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Most SRW one tons have a rear axle rated for around 7,000 lbs. so that number looks OK. You also look to be right at the GVWR of a SRW one ton ... mine was rated at 11,400. While you are maxing out all your capacities and there is no mechanical reason to believe this will harm anything ... just from my point of view, I’d feel better with a dually to give me a little extra capacity, as I’m not a fan of running at the limit ... but that is my personal opinion. You just need to decide for yourself what you are comfortable with.

As (if) you add things to your load (tools, wood, dog, wife, coolers, food in pantry and fridge, bigger house batteries, generator ... etc. you will further overload your truck.

I would trade the truck ... but that is not advice for you, just what I would do in this situation (actually it is what I did in a similar situation).

Good luck and be safe!

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2016 Ford F350, King Ranch, DRW, 3.73's, 4x4, CC, 6.7 Powerstroke, remote control air lift system

2017 Durango Gold 381REF (41 ft, 5 slides), MORryde IS, 8K Disc brakes, GY G114  LR H Tires, 27,320 lbs CGVW

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Now take the truck to the scale again without the 5er. Deduct the new axles weights from those above. That will tell you the pin weight of the trailer. You will also find out how much you are over the base weight of 7775 for the truck (that is a stat number which will almost never be met in reality).

Add the pin weight to the trailer axle weight of 11000 and you will know the true weight of the whole loaded trailer.

With 5060+6580 = 11640 you are very close to the GVWR of 11700 or in other words almost out of truck payload. And that is by utilizing only a third of the trailers CCC.

You didn't mention if any of the 5er's tanks were (partially) full when weighing. A full fresh water tank and some weight in the black and gray tank can easily add a few hundred lbs.

I have pulled a 5er of similar weight specs with a SRW (F350) and was more than once scared when going down long steep grades. When pulling up such a grade I always felt the truck was at it's limit.
Now having a DRW makes a difference I would not have believed before. Plenty of room in regards to any weight figures and a so much safer and stable ride. Interesting enough fuel consumption is 5-10% less with the DRW than with the SRW, but that might be just my experience.

After a few months with the DRW I had a blowout on one of the rear tires (not towing, but with the truck camper mounted). I only noticed the noise, there was no sway or any change in the driving. Thinking of a blowout with a SRW still makes me sweat.
The maximum weight rating of the tires is almost never on anybodies mind when weight numbers are discussed. I feel like the tires are the true weak link in a setup getting close to the limits.

Of course it's your choice but I would trade the truck for a DRW.
Save travels.
Bernd



-- Edited by The Schweitzers on the road on Saturday 14th of April 2018 06:36:56 PM

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My calculations:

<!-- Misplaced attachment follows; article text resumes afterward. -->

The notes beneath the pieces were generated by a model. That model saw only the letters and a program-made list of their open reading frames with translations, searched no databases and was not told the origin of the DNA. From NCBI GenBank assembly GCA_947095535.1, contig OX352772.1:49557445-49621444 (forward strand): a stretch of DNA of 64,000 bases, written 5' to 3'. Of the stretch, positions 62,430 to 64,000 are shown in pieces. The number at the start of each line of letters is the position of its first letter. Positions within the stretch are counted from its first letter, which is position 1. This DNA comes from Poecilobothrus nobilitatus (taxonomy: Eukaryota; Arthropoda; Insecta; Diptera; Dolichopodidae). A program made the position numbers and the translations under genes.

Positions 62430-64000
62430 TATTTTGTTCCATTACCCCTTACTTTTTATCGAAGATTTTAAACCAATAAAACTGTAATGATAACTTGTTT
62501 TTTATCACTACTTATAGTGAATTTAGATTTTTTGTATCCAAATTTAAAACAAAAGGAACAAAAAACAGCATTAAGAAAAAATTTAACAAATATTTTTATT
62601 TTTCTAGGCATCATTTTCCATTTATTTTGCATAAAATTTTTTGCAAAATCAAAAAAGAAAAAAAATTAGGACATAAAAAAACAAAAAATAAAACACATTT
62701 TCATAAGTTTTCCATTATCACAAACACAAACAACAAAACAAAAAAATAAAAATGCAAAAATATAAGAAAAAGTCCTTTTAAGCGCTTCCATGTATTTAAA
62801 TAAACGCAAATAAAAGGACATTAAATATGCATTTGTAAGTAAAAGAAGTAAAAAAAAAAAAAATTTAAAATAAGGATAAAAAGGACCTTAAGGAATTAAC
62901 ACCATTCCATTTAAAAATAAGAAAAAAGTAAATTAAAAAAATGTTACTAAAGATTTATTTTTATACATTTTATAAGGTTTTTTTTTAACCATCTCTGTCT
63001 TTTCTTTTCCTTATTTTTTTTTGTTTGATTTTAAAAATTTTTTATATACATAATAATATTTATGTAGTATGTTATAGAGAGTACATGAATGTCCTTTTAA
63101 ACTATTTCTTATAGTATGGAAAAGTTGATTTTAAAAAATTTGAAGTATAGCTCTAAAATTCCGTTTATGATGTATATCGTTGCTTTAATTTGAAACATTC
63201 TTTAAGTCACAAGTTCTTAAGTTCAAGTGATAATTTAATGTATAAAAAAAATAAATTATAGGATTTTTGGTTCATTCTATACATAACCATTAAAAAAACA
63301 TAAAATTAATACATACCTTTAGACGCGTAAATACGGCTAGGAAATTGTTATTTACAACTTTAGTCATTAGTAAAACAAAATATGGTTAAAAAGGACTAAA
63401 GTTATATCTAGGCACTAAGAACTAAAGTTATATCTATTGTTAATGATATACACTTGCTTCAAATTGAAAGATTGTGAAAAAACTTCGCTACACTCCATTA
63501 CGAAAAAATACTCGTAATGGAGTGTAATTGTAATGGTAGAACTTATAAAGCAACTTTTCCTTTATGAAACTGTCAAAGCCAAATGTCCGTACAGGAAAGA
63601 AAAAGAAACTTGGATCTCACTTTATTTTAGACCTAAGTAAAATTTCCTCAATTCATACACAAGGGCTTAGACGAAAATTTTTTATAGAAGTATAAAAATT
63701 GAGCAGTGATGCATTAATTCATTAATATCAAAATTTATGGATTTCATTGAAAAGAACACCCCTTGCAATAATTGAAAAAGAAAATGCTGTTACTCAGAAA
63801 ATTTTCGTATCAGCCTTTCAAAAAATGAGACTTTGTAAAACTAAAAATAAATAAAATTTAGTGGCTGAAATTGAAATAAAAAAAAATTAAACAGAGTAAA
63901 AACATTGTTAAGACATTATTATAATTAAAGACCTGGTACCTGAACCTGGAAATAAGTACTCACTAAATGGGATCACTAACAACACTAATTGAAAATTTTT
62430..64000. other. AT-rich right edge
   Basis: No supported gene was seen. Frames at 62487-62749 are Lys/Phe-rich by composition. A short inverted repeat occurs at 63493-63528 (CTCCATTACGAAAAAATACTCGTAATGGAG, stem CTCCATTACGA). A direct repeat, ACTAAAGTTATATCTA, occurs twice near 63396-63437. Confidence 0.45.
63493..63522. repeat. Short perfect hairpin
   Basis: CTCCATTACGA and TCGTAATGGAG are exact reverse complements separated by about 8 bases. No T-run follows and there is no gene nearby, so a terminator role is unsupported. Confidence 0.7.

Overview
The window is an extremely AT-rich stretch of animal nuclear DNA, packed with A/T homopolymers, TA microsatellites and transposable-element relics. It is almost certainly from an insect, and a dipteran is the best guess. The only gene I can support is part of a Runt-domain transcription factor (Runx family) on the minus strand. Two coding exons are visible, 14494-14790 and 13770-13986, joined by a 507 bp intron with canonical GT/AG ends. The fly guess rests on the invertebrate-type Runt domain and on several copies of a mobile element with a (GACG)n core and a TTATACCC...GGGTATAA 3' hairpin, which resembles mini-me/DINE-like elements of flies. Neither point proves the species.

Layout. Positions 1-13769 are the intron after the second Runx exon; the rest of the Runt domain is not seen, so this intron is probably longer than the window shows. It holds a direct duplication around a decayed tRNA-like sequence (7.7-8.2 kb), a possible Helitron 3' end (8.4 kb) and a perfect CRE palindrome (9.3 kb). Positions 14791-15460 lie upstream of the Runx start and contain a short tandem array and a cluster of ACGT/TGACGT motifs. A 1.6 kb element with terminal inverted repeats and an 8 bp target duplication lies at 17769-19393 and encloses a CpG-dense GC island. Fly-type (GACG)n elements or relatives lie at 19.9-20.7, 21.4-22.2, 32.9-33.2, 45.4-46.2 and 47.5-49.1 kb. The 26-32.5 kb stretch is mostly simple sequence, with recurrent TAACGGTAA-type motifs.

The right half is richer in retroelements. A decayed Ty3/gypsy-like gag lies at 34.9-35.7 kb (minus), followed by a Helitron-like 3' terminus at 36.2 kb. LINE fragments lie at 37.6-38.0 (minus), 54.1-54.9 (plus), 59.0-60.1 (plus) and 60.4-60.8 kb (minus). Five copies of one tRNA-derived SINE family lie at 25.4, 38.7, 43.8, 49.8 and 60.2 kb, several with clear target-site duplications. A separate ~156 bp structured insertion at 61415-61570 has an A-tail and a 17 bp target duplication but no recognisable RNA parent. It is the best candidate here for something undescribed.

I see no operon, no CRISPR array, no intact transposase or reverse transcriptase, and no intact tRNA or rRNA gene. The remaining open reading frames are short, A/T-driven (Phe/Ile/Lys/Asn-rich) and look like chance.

Steer Axle at 84%

Drive Axle at 94% (Don't like that one)

Fifth Wheel Axle at 78%

GCWR at 89%

Driving from Salem, OR to Sequim, WA I can say that other than the constant pouring rain, I felt comfortable and did not feel any unusual rear end swaying, even with 18 wheelers blowing by me, when I was doing 60 MPH. The whole trip back home there were 10 to 15 MPH winds. I'll be talking to my RAM dealer, who I know very well, to see what they can do on a trade. Only have 2,500 miles on my 2017 3500. They talked me out of a DRW. Don't understand why they would do that..............the difference in price is only about $1,200.00!

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GVWR at 98.5%
payload at 98.5%

Interesting enough I had the same experience when shopping for a new truck. Total preference on selling a SRW. Price difference under 1k.
Any salesperson would give me a blank stare when I explained the weight puzzle for towing safely. They don't understand and they don't care.
Most typical answer is: "the truck will handle it just fine" or "everybody tows with a SRW - no problem"

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It might be that the SRW truck is in stock and the DRW was not. Financial incentives drive a lot of salesmen behaviors.

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Ron and Janice

 

2016 Ford F350, King Ranch, DRW, 3.73's, 4x4, CC, 6.7 Powerstroke, remote control air lift system

2017 Durango Gold 381REF (41 ft, 5 slides), MORryde IS, 8K Disc brakes, GY G114  LR H Tires, 27,320 lbs CGVW

Full Timers class of 2016



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The Schweitzers on the road wrote:

 

...most typical answer is: "the truck will handle it just fine" or "everybody tows with a SRW - no problem"


 This is why buyer need to take anything a dealer says with a grain of salt. 

 



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When I went to several local dealers (Chevy, GMC, Ford and RAM) truck looking last fall, they were only interested in selling what they currently had on the lot, not listening to what I actually wanted.